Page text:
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When can you trust the experts? : how to tell good science from bad in education

Publication Type:

Book

Source:

Jossey-Bass, a Wiley imprint, Volume First edition, San Francisco (2012)

Call Number:

Cubb LB1028 .W519175 2012

URL:

http://searchworks.stanford.edu/view/9724377

Keywords:

Education--Research

Abstract:

Summary: "Clear, easy principles to spot what's nonsense and what's reliable. Each year, teachers, administrators, and parents face a barrage of new education software, games, workbooks, and professional development programs purporting to be "based on the latest research." While some of these products are rooted in solid science, the research behind many others is grossly exaggerated. This new book, written by a top thought leader, helps everyday teachers, administrators, and family members--who don't have years of statistics courses under their belts--separate the wheat from the chaff and determine which new educational approaches are scientifically supported and worth adopting. Author's first book, Why Don't Students Like School?, catapulted him to superstar status in the field of education Willingham's work has been hailed as "brilliant analysis" by The Wall Street Journal and "a triumph" by The Washington Post Author blogs for The Washington Post and Brittanica.com, and writes a column for American Educator. In this insightful book, thought leader and bestselling author Dan Willingham offers an easy, reliable way to discern which programs are scientifically supported and which are the equivalent of 'educational snake oil'"-- Provided by publisher.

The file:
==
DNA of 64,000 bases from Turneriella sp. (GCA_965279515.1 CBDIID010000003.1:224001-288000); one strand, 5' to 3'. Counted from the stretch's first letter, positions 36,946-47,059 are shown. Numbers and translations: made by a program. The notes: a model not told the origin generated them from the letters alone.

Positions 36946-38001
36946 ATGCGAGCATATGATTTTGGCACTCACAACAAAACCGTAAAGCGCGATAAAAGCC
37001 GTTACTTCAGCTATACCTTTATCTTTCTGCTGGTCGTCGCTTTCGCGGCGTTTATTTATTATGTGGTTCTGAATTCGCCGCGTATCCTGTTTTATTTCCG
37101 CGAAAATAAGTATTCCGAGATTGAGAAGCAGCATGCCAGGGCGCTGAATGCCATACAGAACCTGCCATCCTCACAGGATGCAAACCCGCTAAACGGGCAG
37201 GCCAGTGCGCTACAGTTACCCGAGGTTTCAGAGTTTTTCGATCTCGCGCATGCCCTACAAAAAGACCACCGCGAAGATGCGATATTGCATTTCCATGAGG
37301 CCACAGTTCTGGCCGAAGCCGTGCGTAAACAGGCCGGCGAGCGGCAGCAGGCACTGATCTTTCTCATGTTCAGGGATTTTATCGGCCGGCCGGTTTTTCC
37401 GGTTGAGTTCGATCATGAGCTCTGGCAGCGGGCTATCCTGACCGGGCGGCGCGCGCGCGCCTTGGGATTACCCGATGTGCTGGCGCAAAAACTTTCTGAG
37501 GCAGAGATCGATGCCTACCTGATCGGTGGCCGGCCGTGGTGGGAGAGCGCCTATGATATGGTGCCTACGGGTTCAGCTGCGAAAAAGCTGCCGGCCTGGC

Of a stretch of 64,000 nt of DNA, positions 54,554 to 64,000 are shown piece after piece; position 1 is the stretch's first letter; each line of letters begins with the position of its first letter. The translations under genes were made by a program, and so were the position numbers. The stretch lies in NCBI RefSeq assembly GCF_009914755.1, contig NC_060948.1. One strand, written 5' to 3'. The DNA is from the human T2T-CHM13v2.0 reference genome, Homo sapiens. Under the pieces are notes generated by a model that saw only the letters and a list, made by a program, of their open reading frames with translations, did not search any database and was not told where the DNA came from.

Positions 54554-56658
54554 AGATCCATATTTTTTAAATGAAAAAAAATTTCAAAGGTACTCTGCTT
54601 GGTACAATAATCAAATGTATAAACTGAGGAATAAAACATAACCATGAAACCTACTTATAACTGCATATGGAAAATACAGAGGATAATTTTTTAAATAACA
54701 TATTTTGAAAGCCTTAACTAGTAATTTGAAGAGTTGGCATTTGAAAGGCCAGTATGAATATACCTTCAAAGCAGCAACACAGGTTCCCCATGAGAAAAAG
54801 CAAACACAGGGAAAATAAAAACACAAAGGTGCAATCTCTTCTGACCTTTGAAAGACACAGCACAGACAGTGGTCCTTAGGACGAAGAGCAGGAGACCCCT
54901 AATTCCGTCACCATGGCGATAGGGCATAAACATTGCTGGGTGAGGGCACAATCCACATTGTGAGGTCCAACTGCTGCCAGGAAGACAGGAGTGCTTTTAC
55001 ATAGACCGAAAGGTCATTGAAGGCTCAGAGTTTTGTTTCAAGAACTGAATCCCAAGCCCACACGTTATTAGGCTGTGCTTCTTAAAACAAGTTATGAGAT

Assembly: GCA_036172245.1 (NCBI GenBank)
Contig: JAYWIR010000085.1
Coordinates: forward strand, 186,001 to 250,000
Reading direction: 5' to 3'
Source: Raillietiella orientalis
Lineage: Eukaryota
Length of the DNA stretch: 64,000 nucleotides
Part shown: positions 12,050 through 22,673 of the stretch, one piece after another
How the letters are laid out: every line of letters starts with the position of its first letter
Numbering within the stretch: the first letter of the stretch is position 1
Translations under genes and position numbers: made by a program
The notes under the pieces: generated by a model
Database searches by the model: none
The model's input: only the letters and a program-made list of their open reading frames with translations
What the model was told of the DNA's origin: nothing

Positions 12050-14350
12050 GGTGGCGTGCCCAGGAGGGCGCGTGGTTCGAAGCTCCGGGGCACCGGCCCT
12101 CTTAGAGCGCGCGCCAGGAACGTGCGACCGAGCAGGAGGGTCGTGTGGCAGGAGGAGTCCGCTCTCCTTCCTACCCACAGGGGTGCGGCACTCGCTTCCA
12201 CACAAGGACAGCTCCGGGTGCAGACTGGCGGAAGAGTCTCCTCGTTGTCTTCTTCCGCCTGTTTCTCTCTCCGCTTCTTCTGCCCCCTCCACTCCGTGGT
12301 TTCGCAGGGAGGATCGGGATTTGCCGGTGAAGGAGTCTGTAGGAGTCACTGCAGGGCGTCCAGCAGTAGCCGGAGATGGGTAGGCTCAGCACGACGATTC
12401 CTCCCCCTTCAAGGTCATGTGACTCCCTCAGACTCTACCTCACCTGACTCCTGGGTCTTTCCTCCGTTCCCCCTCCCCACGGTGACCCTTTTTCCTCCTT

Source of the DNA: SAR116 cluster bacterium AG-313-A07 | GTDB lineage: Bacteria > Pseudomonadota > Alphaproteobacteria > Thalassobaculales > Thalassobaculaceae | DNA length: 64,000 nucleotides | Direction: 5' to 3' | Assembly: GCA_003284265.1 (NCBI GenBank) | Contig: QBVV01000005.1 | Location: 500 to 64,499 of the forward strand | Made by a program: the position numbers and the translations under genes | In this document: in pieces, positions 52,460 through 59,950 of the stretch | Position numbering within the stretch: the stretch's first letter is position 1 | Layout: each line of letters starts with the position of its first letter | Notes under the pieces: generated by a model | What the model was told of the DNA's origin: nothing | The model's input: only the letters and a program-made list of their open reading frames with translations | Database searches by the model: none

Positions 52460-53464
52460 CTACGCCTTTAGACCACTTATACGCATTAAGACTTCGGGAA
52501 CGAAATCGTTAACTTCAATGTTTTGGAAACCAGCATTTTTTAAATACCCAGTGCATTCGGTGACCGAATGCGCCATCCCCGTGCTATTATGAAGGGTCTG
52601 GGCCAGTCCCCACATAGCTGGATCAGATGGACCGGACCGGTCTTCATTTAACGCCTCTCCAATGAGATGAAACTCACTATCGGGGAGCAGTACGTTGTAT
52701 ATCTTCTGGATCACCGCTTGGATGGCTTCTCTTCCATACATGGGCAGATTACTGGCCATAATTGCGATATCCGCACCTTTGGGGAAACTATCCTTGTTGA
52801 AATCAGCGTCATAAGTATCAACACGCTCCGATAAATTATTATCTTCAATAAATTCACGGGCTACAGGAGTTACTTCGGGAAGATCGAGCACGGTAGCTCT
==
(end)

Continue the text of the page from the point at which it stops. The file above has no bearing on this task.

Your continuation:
Publication Language:

eng